🔗NPS Mellon Humanities Postdoctoral Fellow: Revolutionizing the Narratives at General Schuyler’s Estate, Saratoga National Historical Park
American Conservation Experience
The Schuyler Estate and General Philip Schuyler House, part of Saratoga National Historical Park, present a unique opportunity to study and develop methods of sharing a wide variety of under-told, silenced, and surely some forgotten stories. From a vibrant indigenous history through a contest of empires, multiple struggles for freedom, and modern-day labor stories, the estate and its surrounding communities provide deep and rich opportunities for research as we approach the 250th anniversary of the signing of the Declaration of Independence. As a historic house and landscape, the estate has a deep, intersectional past connecting ethnicity, race, class, and gender from its earliest settlement until its preservation and through the present. Through the study and integration of historic land use patterns into the site’s interpretation, the Fellow will add critical context and incorporate new people and perspectives into its story. The Fellow will make a lasting impact by transforming the understanding and interpretation of not only this site, the small remaining preserved portion of a much larger estate and Schuyler Family empire, but the broader story of the village, the town, the region, the state, and the nation.
The Fellow will identify themes and narratives for research, synthesize existing studies and resources, develop ideas for interpretation and programming, and develop plans for reaching out to diverse audiences inside and outside of park boundaries. The work will help the park advance recently completed resources studies to the next phase by exploring areas for future research, including focused efforts to unearth information regarding individuals enslaved specifically by the Schuyler family and identification of descendants of those individuals.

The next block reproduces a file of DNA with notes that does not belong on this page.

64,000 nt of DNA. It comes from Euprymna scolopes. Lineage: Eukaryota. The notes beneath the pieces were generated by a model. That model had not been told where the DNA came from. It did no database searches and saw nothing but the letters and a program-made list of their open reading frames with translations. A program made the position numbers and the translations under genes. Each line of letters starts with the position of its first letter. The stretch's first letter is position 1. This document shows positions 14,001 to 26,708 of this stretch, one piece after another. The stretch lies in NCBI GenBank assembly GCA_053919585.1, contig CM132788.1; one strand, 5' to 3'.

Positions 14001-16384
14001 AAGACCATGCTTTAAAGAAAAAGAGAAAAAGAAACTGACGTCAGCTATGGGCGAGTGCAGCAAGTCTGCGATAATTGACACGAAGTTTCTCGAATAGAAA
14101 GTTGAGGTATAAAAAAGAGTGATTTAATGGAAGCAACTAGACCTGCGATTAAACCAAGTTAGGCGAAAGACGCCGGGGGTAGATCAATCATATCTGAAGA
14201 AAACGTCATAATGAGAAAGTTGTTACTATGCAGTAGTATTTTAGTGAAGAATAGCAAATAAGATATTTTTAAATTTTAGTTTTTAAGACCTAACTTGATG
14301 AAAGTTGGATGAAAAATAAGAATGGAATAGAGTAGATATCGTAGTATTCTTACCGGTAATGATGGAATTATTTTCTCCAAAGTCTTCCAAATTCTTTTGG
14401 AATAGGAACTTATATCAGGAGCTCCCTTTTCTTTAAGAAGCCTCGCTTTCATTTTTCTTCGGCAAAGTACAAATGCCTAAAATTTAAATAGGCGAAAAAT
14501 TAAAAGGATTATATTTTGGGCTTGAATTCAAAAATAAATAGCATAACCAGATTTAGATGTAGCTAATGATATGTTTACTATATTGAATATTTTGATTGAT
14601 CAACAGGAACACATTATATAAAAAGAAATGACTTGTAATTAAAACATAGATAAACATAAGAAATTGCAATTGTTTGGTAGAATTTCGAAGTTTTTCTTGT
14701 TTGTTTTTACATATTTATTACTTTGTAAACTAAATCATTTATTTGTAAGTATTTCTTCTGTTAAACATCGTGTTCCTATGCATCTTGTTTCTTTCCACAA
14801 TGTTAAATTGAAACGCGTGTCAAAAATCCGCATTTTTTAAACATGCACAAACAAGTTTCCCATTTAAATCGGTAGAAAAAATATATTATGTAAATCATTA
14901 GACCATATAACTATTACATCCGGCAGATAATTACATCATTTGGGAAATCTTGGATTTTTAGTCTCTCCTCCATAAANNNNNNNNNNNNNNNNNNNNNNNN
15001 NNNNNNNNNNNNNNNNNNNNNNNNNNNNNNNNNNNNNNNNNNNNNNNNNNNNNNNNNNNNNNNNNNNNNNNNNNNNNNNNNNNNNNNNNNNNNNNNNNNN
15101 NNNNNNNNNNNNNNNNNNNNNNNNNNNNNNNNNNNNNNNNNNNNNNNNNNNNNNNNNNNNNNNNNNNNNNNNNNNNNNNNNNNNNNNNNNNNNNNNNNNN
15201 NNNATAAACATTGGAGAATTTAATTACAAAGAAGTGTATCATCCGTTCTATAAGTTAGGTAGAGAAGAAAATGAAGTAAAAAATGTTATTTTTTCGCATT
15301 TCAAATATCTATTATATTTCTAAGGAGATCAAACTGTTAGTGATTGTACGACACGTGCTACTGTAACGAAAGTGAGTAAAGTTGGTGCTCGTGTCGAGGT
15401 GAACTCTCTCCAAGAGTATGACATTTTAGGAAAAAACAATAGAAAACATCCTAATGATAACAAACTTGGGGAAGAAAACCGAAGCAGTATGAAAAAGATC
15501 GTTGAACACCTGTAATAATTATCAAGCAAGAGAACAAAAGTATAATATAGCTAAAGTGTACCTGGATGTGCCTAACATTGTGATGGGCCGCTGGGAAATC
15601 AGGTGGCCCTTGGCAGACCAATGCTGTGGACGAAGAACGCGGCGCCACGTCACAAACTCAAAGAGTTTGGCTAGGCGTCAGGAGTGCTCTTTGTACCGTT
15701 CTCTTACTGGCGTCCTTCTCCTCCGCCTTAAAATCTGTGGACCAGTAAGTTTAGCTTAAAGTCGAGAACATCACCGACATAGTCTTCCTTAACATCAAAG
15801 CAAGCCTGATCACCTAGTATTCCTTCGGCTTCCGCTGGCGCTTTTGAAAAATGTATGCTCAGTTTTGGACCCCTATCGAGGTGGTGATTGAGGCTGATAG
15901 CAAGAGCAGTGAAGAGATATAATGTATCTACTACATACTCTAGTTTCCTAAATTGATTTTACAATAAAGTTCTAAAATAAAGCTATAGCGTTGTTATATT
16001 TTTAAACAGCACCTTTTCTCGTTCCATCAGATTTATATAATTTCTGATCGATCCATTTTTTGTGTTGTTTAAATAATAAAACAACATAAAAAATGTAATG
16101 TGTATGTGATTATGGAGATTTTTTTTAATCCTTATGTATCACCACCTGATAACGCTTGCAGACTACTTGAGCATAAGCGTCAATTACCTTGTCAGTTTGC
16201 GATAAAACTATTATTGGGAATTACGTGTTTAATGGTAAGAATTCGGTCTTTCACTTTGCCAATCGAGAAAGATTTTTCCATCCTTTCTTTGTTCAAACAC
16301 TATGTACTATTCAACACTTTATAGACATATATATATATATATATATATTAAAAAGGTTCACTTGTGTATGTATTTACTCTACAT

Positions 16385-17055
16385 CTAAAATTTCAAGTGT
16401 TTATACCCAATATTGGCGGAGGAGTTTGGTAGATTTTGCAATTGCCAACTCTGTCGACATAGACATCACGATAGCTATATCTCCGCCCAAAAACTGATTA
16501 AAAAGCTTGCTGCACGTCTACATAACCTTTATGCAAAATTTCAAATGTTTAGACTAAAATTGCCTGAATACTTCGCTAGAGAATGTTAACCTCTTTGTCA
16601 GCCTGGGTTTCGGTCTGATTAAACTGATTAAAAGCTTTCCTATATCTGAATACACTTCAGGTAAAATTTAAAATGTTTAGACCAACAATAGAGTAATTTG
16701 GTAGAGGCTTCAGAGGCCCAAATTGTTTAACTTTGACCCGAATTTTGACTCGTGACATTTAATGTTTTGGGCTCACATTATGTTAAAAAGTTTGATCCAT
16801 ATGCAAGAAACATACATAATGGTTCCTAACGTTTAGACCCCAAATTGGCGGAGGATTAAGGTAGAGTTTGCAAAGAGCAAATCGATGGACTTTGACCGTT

Each NPS Mellon Humanities Postdoctoral Fellow will complete work in four areas. Fellows will (1) perform project-based research; (2) share research results; (3) produce and substantially contribute to interpretive and educational products; and (4) pursue career-focused work.
1) Project-Based Research: Research will begin with a review of existing park documentation and secondary sources. The Fellow will then develop and implement a research plan in conjunction with NPS staff, mentors, and partner organizations. The Fellow will be encouraged to use multiple sources of information, including primary documents and museum and archaeological collections. Based on their research and expertise, the Fellow will also be an active team member in the development of a Cultural Landscape Treatment Plan for the Schuyler Estate scheduled for 2024 that will shape the preservation and interpretation of the Schuyler Estate Landscape for generations, as well as practical application of research into the development of interpretive and educational products and programming. In year two, the Fellow will consult with their mentorship team, as well as other subject matter experts as needed, to propose a project for their second year.
2) Sharing Research Results: The Fellow will collaborate with the support team to share the results of applied research with their hosts, cohort, Fellowship project team, volunteers, park partners, and ultimately to visitors, and state and local partners. This research will be shared on various platforms, including educational and interpretive content on NPS.gov and social media platforms. The Fellow will create research files for use by park staff and other scholars. The Fellow will also serve as a liaison to other public history organizations and community groups with the aim of sharing information and fostering ongoing relationships with the park.